The idea behind the OTTO is this. In our early days, when we first become acquainted with the occult, it is often an awe-inspiring thing. After reading "The Devil Rides Out" we see an advert for the Sorcerer's Apprentice in Exchange & Mart and send off in trepidation for a catalogue of amazing incenses and weird paraphernalia to read by torch-light beneath the bedclothes with chattering teeth - expecting hellfire to blast us at any moment. A few years later we have worked our way through W. E. Butler, Dion Fortune and plucked up courage to read Crowley and we are ready to argue the psychological validity of magical technique with anyone. What we have gained is wisdom and understanding. What we have lost is that old gut-wrenching excitement.

We know enough to steer clear of the ego-tripping looney with the piercing gaze and long black cloak. We see through his act and congratulate ourselves. But we overlook the fact that a good act can be a delight, a piece of street theatre, an art-form, an invocation in its own right.

The OTTO message is this: now we have grown up enough that we no longer are in awe of the charlatan, it means that we are now free to delight in the charlatan - to dig the charlatan.

Now we are mature enough to realise there aren't any ancient brotherhoods with secrets passed down from time immemorial, we are now free to dig those brotherhoods who put on a good act of being just that.

Now we know that all paraphernalia is just trappings with no value other than surface appearance, let us therefore maximise that residual value by making surface appearance utterly mind-blowing!

When the 70's occultist says "there's no point in using a silver censer when a coffee tin serves just as well", the OTTO initiate replies "there's no point in using a coffee tin when a 800 year old human skull looted from the ruins of a Mexican temple serves just as well."

The excitement of the OTTO is the excitement of overdoing it, and I suggest that this approach has something to offer us now. Let's consider an example of its application.

A typical problem of a hard core magical group is getting things to happen on time: after all the excitement of planning a really staggering ritual, when it comes to the day no-one turns up on time, and then they sit around chattering and smoking dope for a few hours before anything happens. If the master of rituals gets stroppy and says that late arrivals will be fined or excommunicated, then everyone protests that he is on an ego power trip - and quotations like "let there be no difference made…", "every number is infinite" and "do what thou wilt" start flying around.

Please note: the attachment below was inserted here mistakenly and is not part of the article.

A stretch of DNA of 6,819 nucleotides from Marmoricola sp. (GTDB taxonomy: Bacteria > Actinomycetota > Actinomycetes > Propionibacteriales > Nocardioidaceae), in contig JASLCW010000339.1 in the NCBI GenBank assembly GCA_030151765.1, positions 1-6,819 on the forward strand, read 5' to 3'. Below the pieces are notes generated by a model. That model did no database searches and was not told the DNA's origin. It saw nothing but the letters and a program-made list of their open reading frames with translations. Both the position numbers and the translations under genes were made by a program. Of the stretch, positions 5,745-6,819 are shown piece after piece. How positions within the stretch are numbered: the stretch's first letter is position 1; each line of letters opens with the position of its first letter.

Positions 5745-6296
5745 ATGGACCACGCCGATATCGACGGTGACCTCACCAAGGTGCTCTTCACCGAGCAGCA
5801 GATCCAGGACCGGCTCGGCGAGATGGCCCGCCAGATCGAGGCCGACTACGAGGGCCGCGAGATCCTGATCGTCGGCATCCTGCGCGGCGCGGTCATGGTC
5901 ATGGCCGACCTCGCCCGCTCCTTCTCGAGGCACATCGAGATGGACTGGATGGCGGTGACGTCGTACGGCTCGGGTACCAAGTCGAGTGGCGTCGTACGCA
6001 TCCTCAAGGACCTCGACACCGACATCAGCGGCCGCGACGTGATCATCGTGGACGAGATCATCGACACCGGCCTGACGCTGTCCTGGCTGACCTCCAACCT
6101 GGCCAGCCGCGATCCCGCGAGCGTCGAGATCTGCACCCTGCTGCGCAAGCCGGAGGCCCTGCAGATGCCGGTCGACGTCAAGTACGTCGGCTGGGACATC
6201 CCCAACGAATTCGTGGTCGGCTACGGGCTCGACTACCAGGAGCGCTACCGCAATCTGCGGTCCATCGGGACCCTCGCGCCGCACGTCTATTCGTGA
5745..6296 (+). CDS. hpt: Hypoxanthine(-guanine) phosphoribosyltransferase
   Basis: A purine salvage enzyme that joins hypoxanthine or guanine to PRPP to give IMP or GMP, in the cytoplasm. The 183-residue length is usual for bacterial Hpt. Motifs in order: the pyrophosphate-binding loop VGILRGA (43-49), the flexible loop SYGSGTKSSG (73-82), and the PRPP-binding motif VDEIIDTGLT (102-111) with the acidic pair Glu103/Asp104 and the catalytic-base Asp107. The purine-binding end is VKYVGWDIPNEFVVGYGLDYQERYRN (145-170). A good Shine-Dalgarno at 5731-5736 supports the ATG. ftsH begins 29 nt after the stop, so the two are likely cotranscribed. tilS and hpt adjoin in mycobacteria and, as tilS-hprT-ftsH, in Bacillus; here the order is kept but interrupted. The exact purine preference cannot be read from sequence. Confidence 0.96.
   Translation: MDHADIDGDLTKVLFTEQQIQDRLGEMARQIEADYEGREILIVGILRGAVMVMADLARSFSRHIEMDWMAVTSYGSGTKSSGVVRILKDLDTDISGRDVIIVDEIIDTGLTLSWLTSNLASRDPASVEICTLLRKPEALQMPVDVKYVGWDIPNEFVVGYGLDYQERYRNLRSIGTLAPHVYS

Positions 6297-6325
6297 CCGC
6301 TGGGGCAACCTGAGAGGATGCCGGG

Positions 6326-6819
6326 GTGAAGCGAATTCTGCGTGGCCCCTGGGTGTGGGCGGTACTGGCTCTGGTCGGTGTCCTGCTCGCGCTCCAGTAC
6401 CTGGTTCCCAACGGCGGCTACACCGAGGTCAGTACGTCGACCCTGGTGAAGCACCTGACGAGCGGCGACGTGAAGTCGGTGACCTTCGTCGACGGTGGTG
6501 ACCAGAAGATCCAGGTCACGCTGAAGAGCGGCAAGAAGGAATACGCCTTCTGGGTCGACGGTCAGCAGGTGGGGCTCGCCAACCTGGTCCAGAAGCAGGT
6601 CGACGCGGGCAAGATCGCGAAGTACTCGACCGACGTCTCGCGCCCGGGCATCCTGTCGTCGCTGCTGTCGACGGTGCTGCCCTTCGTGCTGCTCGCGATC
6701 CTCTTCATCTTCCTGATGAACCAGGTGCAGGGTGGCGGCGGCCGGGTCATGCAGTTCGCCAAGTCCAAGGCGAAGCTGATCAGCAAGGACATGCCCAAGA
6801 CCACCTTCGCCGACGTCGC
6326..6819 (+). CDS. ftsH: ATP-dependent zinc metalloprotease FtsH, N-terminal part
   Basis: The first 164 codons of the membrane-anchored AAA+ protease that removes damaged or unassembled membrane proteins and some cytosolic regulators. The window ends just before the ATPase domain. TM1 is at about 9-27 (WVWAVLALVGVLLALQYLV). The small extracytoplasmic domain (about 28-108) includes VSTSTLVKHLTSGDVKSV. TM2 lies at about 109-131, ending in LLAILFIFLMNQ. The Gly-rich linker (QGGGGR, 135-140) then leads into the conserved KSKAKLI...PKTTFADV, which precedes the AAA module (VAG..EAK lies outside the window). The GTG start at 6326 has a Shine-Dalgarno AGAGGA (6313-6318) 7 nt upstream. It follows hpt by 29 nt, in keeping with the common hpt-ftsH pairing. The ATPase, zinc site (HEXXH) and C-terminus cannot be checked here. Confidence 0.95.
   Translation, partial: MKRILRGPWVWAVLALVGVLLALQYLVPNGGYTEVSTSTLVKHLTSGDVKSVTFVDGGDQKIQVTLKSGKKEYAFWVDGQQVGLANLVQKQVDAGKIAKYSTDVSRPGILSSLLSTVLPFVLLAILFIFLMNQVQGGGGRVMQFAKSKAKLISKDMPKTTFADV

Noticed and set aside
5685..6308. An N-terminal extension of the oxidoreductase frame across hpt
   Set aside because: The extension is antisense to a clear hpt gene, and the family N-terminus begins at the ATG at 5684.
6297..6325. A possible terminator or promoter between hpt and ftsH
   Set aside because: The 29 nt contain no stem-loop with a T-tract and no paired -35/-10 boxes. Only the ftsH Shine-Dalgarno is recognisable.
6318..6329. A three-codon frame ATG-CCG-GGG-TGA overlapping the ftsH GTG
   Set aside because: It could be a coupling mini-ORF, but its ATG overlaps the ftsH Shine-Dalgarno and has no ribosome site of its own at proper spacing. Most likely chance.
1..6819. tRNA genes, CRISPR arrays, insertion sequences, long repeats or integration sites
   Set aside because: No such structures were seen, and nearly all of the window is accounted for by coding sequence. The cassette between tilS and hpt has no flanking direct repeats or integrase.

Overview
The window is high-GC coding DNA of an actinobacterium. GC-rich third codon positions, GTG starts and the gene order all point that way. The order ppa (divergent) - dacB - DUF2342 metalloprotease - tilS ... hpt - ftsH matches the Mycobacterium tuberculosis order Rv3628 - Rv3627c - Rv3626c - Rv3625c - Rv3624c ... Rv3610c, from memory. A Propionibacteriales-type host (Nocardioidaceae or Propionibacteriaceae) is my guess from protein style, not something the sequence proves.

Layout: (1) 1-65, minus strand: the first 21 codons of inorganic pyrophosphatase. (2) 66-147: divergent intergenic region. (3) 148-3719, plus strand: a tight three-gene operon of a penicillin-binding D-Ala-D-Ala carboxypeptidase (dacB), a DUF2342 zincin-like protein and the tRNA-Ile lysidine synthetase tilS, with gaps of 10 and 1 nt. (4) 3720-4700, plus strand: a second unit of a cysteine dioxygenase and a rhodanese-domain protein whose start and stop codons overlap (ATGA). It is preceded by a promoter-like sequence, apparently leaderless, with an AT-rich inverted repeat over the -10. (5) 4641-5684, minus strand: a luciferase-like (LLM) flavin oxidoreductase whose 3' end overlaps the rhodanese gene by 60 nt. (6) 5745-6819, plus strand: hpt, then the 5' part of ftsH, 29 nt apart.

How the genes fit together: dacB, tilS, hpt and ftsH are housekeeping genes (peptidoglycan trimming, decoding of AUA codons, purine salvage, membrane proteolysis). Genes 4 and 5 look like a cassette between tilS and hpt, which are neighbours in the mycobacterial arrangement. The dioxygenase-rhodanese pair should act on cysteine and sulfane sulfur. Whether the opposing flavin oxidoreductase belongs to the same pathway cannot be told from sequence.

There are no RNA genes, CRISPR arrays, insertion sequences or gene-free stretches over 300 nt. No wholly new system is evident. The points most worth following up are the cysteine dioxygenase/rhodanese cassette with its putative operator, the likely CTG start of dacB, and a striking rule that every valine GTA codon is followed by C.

Now the OTTO approach might be as follows: the master or mistress of ritual, with eyes blazing and flecks of foam at the mouth, would scream "at the first stroke of midnight the door of the temple will be NAILED SHUT, and the ritual will commence!" Instead of rebelling at this apparent power trip, the brethren of the OTTO say "Wow! NAILED SHUT! That's really over the top! We dig it! And the ritual happens on time.

Paroxysms of delight can indeed be magical. They are an expression of the affirmation that pierces clouds of doubt. I can become so entranced by the loopiest of New Age festivals that I can even end up digging the high prices…

In a sense I see the OTTO as spiritual heirs to the Fabulous Furry Phreak Brothers. Was not much of the "magic of the sixties" a product of people's willingness to cast aside doubt and indulge in paroxysms of delight? Some ageing hippies still insist that the Pentagon really did levitate when they surrounded it with linked hands…

In the terminology of Crowley's essay on the subject, perhaps the Hunchback (?) has now had a long enough innings, and it is time to reinstate the Soldier (!).

And now at last we are fortunate enough to have once more a real incentive to encourage our actions. When the brethren of the OTTO find their enthusiasm for blood sacrifices and desecrated churchyards to be in wane, they have learnt to sit in a circle, link hands, breathe slowly and deeply, and meditate on the image of an apoplectic Geoffrey Dickens.